The incisura angularis is a notch located along the lesser curvature of the stomach. Externally, it marks the transition between the body (corpus) and antrum of the stomach, an abdominal viscus. It is related to the gastrohepatic portion of the lesser omentum superolaterally. It should be mentioned that the lesser curvature vascular arcade runs within the lesser omentum, closely related to the gastric lesser curvature.

Found approximately midway between the esophagogastric junction and the pylorus, this external anatomical feature is easily identifiable internally during gastric endoscopy.

Structurally, the incisura angularis is formed by a fold of mucous membrane on the inner surface of the stomach, creating a small recess along the lesser curvature.

The stomach, although it has the same layers as the rest of the GI tract, presents an extra muscular layer in the area of the lesser curvature, which renders this area less distensible forming a muscular channel called the magenstrasse.

The mucosa layer is the deepest of the stomach layer. Within it, three areas of gastric mucosa are usually described: pyloric, transitional, and fundic. The incisura angularis corresponds mostly to the transitional zone. When there are mucosal changes that shown an invasion of another type of mucosa, it can mean preneoplastic changes. For this reason, the incisura angularis is an area that, when biopsied, can show early cancerous changes, as well as muscular atrophy, intestinal metaplasia, and dysplasia.

Preservation of the anatomy of the incisura angularis is critical during a sleeve gastrectomy, the most common bariatric procedure worldwide. The objective of a sleeve gastrectomy is to reduce the size of the stomach by placing a curved staple line along the left border of the magenstrasse, a lesser known gastric anatomy term.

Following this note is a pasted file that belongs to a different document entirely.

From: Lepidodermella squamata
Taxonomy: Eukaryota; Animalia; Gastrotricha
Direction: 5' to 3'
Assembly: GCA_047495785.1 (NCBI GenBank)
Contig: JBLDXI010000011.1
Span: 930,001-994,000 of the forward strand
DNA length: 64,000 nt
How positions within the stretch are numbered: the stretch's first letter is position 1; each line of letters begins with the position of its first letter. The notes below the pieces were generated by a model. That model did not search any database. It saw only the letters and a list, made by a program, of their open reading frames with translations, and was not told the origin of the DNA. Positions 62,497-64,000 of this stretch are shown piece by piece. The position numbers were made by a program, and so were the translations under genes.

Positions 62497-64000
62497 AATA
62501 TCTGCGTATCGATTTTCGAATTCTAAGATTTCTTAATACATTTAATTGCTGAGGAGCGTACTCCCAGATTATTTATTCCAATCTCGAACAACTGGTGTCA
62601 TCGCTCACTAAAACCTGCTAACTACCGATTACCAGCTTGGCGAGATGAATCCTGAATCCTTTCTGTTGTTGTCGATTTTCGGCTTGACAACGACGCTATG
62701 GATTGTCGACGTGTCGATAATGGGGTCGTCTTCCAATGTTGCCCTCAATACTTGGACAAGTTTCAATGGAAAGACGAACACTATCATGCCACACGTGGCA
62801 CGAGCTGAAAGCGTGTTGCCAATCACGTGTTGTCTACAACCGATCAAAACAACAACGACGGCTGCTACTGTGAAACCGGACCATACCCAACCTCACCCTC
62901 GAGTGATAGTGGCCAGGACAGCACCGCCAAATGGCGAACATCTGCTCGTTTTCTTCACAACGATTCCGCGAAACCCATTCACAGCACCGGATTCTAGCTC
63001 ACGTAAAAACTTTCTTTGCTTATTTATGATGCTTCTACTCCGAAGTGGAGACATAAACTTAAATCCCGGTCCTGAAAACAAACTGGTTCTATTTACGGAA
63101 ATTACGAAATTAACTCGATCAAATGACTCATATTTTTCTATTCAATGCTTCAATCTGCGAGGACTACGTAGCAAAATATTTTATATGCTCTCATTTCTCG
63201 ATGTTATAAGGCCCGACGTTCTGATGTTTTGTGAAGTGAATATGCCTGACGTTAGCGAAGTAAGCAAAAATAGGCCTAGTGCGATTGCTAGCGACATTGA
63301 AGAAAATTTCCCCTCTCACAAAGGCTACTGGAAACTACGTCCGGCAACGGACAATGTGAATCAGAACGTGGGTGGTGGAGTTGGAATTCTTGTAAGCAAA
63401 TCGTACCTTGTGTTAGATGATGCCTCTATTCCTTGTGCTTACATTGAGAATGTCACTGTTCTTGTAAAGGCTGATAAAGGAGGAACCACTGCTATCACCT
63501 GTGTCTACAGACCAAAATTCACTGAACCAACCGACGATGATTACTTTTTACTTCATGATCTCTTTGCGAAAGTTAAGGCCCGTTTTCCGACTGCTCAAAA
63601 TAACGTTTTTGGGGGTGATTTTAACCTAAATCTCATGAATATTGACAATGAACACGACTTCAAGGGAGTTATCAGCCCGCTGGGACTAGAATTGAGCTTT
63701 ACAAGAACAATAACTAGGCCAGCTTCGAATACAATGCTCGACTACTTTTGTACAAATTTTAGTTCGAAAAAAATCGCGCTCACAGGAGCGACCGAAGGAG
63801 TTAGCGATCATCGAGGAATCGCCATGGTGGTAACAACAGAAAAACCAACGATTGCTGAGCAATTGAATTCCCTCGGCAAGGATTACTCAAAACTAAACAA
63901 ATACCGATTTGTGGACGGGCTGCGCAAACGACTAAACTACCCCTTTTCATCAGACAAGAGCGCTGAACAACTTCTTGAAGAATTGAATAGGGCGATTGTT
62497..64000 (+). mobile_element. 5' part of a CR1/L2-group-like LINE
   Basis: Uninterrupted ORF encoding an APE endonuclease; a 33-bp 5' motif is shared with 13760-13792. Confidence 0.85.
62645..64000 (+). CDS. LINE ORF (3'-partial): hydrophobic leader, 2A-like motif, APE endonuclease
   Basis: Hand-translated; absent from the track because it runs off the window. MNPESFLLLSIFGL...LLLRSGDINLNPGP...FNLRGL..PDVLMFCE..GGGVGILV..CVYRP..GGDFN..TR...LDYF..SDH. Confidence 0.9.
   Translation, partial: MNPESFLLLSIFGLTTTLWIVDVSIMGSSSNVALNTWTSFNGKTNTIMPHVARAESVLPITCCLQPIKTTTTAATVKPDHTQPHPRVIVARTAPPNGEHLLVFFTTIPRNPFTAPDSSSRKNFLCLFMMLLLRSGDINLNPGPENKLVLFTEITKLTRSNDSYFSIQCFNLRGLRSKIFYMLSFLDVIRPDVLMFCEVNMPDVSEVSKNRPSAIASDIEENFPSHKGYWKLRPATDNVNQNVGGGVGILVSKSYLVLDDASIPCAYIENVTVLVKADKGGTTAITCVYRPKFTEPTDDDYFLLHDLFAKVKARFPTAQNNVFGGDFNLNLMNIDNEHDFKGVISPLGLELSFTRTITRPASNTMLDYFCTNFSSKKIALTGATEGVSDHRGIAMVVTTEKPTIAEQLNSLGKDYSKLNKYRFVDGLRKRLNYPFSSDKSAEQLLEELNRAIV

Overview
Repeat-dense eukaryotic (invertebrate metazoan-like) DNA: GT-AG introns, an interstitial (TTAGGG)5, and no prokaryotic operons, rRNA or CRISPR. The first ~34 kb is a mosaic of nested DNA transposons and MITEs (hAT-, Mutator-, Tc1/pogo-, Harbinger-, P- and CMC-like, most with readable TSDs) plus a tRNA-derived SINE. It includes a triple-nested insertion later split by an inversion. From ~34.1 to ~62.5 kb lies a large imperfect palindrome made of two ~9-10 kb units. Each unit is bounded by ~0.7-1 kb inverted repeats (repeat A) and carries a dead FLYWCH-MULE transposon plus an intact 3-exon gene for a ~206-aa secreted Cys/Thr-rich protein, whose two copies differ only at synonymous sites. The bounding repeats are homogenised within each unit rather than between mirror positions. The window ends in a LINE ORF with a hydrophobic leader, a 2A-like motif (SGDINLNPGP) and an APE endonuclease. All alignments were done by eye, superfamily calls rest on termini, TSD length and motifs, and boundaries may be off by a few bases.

Because of the location of the incisura angularis, improper placement of a straight gastric stapler could cause stenosis or stricture at this level. Another potential postoperative problem in this procedure is gastroesophageal reflux disease (GERD) where some authors have proposed an omentopexy as a way to modify the angle of the incisura angularis.

Sources:
1. "The Origin of Medical Terms" Skinner, HA 1970 Hafner Publishing Co.
2. "Medical Meanings - A Glossary of Word Origins" Haubrich, WD. ACP Philadelphia
3 "Tratado de Anatomia Humana" Testut et Latarjet 8 Ed. 1931 Salvat Editores, Spain
4. “The Rarely Sampled Incisura Angularis Is Useful for the Detection of Gastric Preneoplastic Lesions” Singhal, A. , Saboorian, H. , Turner, K. , Rugge, M. & Genta, R. (2023). The American Journal of Gastroenterology, 118 (10S), S1407-S1407.
5. “Incisura angularis belongs to fundic or transitional gland regions in Helicobacter pylori-naive normal stomach: Sub-analysis of the prospective multi-center study” Nakajima, S at al Digestive Endoscopy 2021; 33: 125–132
6. “Increasing the angle at the incisura angularis using omentopexy reduces/prevents GERD symptoms five years after laparoscopic sleeve gastrectomy?” Presidential Grand Rounds. Surgery for Obesity and Related Diseases, Volume 18, Issue 8, Supplement, 2022
7. “Gastric POEM to treat incisura angularis torsion after sleeve gastrectomy” Baptista, A; Davila, M; Guzman, M. Endoscopy 2019; 51(04)
8. “Obstruction after Sleeve Gastrectomy, Prevalence, and Interventions: a Cohort Study of 9,726 Patients with Data from the SOReg” Sillen, L; Andersson, E, Edholm, D. OBES SURG 31, 4701–4707 (2021)

Note: Google Translate includes the symbol (?). Clicking on it will allow you to hear the pronunciation of the word.